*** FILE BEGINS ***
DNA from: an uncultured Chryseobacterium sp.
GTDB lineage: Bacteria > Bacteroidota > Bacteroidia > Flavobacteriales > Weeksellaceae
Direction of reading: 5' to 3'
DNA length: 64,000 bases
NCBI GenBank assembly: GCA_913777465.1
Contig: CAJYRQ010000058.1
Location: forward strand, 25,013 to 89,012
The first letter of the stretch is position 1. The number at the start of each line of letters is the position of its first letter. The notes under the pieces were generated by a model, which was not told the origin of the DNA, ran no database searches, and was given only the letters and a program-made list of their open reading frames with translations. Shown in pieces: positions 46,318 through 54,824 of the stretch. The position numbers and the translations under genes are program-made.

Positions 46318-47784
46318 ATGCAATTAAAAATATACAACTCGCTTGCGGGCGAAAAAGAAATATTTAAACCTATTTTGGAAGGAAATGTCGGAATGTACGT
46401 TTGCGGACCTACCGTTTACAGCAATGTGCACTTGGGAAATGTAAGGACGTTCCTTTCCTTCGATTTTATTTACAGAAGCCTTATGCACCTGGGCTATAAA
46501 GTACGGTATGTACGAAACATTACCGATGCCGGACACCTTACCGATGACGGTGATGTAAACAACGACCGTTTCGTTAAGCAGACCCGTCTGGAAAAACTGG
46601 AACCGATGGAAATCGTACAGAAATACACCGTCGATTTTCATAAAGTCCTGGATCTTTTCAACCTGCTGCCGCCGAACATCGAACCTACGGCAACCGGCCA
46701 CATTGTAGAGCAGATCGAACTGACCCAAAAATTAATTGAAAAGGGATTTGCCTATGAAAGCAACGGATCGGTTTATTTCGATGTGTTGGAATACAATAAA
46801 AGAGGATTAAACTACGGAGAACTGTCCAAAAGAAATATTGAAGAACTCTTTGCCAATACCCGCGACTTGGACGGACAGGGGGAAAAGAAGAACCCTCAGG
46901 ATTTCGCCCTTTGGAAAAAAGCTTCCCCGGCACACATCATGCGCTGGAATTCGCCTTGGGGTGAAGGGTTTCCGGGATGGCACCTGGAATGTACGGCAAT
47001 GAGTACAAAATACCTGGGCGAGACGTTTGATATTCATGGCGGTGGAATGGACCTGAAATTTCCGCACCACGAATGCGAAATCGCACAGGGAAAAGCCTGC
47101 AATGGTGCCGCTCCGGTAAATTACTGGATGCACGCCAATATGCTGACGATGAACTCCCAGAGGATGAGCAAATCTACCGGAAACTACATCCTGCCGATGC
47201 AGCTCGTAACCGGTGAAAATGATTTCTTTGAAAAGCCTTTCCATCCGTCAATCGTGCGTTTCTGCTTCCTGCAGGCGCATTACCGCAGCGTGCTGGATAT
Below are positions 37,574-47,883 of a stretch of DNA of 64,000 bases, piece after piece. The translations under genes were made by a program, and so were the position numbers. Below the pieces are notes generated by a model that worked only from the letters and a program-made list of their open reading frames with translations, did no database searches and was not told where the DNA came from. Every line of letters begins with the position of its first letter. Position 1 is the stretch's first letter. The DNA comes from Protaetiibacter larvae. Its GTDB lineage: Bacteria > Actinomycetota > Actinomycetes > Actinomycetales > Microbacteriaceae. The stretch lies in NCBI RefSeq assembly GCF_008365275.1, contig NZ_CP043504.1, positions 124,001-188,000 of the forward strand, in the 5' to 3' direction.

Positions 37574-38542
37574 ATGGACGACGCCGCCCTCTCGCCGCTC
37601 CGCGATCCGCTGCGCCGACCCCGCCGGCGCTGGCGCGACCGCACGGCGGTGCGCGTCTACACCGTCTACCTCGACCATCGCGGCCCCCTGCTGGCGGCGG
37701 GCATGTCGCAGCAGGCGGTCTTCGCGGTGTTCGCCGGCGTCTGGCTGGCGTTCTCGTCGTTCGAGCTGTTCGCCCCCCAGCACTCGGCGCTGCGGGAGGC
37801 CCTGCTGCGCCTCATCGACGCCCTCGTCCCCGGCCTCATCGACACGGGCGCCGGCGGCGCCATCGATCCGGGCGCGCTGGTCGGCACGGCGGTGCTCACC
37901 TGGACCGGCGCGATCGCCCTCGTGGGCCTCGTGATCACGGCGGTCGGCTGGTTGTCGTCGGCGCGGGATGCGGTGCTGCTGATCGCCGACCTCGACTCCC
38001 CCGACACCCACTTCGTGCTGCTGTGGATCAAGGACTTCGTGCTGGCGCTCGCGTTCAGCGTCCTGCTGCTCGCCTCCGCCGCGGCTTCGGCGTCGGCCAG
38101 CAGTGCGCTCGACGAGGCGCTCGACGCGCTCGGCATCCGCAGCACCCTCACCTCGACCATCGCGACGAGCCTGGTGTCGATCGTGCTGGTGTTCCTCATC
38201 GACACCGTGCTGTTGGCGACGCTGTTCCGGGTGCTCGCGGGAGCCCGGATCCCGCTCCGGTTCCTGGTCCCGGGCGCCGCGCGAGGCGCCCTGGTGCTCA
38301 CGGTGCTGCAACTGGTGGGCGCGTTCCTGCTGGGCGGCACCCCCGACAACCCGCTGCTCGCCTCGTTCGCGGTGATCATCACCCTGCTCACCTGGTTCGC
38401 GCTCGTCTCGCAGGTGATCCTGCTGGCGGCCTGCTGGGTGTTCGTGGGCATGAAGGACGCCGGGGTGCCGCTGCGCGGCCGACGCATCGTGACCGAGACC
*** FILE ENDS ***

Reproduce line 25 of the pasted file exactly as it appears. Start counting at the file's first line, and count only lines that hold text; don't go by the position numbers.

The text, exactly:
37801 CCTGCTGCGCCTCATCGACGCCCTCGTCCCCGGCCTCATCGACACGGGCGCCGGCGGCGCCATCGATCCGGGCGCGCTGGTCGGCACGGCGGTGCTCACC